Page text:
FIFO issues

Ken Brown
Mon Sep 19 21:25:29 GMT 2022

On 9/19/2022 3:53 PM, Norton Allen wrote:
> On 9/19/2022 3:50 PM, Norton Allen wrote:
>> On 9/19/2022 3:15 PM, Ken Brown wrote:
>>> On 9/18/2022 5:45 PM, Enrico Forestieri wrote:
>>>> Hi,
>>>> I think I am experiencing a problem with fifos on cygwin. The attached
>>>> C source (fifocomm.c) creates two pipes (/tmp/pipe.{in,out}), expecting
>>>> to receive inputs from /tmp/ and replying to /tmp/pipe.out.
>>>> Compiling this source on linux and launching it produces on the terminal
>>>> 1) Opening pipes
>>>> and then the program waits for someone to write to /tmp/
>>>> Opening another terminal and launching the script (also
>>>> attached) produces on the first terminal
>>>> 1) Closing pipes
>>>> 2) Opening pipes
>>>> and the program continues waiting for another input, while the other
>>>> terminal shows "You sent: foo"
>>>> Instead, on cygwin, after launching the program one gets:
>>>> 1) Opening pipes
>>>> 1) Closing pipes
>>>> 2) Opening pipes
>>>> 2) Closing pipes
>>>> 3) Opening pipes
>>>> 3) Closing pipes
>>>> 4) Opening pipes
>>>> ....
>>>> ....
>>>> meaning that the pipes are continually closed and reopened even if
>>>> nobody is writing to /tmp/
>>>> Seemingly, the problem is the return value of read() on line 55.
>>>> As O_NONBLOCK is set, until no data is available for reading,
>>>> read() shouldn't block but should return -1 and set errno to EAGAIN.
>>>> After a client that opened the pipe for writing, closes it
>>>> (and no other client is using the pipe), read() should return 0 and
>>>> only at this point the pipes have to be closed and reopened.
>>>> However, on cygwin, read() returns 0 also when nobody is writing to the
>>>> input pipe causing the above ping pong. As already said, it works as it
>>>> should on linux.
>>> I see what's happening, but I don't see why it's a bug, and I don't 
>>> understand why the Linux behavior is different.
>>> On Cygwin, the call to 'select' in line 44 returns immediately with nsel == 
>>> 1. This seems correct to me, since the man page for 'select' says, "A file 
>>> descriptor is ready for reading if a read operation will not block; in 
>>> particular, a file descriptor is also ready on end-of-file."  In the present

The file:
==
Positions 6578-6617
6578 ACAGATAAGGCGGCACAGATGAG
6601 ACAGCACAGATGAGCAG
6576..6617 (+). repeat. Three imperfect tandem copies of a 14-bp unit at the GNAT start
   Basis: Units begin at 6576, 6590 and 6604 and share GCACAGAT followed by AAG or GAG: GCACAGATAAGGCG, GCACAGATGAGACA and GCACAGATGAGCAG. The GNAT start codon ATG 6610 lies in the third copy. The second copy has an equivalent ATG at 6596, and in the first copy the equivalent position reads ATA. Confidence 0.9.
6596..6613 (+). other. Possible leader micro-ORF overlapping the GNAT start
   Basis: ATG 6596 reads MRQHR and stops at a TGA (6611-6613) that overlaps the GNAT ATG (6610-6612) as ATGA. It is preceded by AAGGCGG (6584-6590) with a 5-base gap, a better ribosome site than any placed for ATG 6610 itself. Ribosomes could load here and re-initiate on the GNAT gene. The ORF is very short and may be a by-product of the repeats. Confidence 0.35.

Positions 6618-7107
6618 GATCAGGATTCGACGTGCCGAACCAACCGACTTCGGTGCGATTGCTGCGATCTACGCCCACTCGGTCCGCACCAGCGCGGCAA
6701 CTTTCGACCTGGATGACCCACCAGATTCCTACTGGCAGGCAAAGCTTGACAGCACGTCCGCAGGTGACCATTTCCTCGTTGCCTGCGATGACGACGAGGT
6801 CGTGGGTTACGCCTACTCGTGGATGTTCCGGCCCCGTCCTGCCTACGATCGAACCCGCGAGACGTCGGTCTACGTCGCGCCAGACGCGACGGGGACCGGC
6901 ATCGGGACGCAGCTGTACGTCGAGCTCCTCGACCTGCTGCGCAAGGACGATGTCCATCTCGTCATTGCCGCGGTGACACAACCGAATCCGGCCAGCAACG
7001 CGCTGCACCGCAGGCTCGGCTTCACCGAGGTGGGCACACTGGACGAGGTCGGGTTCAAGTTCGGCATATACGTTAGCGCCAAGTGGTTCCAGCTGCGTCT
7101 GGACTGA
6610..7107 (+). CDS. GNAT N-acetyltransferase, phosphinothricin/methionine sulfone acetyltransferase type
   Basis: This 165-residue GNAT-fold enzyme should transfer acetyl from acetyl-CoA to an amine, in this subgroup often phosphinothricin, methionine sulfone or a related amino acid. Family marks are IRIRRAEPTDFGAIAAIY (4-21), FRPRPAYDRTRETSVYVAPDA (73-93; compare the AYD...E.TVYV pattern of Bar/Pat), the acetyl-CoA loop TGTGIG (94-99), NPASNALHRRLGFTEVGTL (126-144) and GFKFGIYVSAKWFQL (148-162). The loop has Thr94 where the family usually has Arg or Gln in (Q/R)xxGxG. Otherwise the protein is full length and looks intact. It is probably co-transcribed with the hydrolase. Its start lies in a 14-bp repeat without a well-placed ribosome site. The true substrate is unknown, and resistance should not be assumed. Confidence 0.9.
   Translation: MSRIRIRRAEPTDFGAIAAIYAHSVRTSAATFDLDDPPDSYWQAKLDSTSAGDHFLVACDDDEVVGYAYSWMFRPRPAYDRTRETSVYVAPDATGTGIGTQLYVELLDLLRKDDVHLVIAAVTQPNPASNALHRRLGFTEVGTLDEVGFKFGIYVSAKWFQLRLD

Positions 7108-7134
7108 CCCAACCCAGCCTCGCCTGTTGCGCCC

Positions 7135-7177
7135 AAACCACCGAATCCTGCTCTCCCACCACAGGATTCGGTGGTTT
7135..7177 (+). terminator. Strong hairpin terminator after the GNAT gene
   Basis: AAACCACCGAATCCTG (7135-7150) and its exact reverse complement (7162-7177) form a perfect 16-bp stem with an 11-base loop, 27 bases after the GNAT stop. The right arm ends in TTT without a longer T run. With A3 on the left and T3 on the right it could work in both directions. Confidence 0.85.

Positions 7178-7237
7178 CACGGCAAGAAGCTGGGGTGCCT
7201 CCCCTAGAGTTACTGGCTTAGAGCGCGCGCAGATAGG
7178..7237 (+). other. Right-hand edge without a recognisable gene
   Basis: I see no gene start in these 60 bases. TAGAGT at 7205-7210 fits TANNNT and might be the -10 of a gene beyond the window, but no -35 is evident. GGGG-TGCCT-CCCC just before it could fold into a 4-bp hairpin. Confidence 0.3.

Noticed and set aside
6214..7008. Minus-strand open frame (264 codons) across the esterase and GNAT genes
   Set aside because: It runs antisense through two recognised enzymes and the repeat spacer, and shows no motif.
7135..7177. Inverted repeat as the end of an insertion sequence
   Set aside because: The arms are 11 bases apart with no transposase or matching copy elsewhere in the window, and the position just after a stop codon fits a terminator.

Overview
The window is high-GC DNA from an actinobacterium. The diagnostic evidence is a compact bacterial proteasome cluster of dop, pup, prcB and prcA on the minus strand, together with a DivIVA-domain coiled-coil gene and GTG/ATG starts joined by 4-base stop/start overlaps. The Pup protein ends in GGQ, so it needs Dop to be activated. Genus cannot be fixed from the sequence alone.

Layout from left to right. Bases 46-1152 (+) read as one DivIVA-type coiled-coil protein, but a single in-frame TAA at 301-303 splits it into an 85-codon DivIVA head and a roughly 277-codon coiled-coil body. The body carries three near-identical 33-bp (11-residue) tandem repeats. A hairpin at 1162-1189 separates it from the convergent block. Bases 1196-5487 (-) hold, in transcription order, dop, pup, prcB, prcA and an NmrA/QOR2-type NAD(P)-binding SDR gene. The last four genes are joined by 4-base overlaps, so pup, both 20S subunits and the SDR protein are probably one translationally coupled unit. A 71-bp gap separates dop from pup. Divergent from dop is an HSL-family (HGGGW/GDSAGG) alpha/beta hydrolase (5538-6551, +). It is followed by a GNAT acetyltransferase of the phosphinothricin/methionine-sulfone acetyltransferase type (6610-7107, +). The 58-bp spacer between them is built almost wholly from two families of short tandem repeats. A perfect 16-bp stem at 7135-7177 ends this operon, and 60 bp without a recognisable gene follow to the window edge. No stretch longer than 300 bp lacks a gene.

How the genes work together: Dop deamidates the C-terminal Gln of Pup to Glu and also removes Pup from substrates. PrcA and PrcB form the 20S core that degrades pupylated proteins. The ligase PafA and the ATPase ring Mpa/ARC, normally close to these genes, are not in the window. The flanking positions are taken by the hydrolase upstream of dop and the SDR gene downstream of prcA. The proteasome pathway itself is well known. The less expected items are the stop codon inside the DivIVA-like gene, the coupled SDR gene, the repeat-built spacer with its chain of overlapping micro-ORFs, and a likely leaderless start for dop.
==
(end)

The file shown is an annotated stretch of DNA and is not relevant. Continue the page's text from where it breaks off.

>>> case a read operation will not block for two reasons: first, O_NONBLOCK has 
>>> been set; second, we're at EOF because no process has opened /tmp/ for 
>>> writing.  Given that we're at EOF, the return value of 0 for the subsequent 
>>> 'read' is also correct.
>>> On Linux, 'select' does not return immediately but instead waits for someone 
>>> to write to the FIFO.
>>> Can someone explain why Linux is right and Cygwin is wrong here? I must be 
>>> missing something obvious.
>>> Ken
>> This is how I'm reading this, but I have not actually looked at or tried the 
>> posted code yet:
>> We use select() specifically when we are using non-blocking I/O. All the 
>> blocking happens in select() so we can track multiple sockets. If select() 
>> returns when there is no data available, it's not really doing its job, i.e. 
>> waiting for data. There are of course particular cases where something else 
>> (opening, closing) causes select() to return, which is normal and expected, 
>> but just because the reader is non-blocking is not a good reason for select() 
>> to return.
> I should also mention that I use cygwin pipes extensively and have not 
> encountered this behavior, so maybe I am doing things differently.

You're probably not calling select to check for read ready on non-blocking FIFOs 
that have no writers.

In the meantime, I just checked what POSIX says about the meaning of "read 
ready" in select, and it's more clear than the Linux man page (quoted above) 
about the non-blocking aspect:  "A descriptor shall be considered ready for 
reading when a call to an input function with O_NONBLOCK clear would not block, 
whether or not the function would transfer data successfully. (The function 
might return data, an end-of-file indication, or an error other than one 
indicating that it is blocked, and in each of these cases the descriptor shall 
be considered ready for reading.)"

So I think the Linux man page was just imprecise about this, and select should 
not indicate read ready just because O_NONBLOCK was set.  But what about the EOF 
aspect?  In the OP's test case, the FIFO was opened for reading and there were 
no writers, so again it seems that select should return read ready and a 
subsequent read should return 0.  But Linux disagrees.

I did an internet search on this issue and found the following, which describes 
the situation we're discussing:

According to that post, select on Linux will wait for a writer the first time 
it's called to check read readiness for a FIFO opened for reading with 
O_NONBLOCK set.  But if the writer then closes the FIFO, subsequent calls to 
select will always find the FIFO read ready (and read will return 0).  This 
behavior is not documented, as far as I can tell, and in fact it contradicts the 
existing documentation (both POSIX and Linux).  So I don't think someone trying 
to write a portable program should rely on it.


More information about the Cygwin mailing list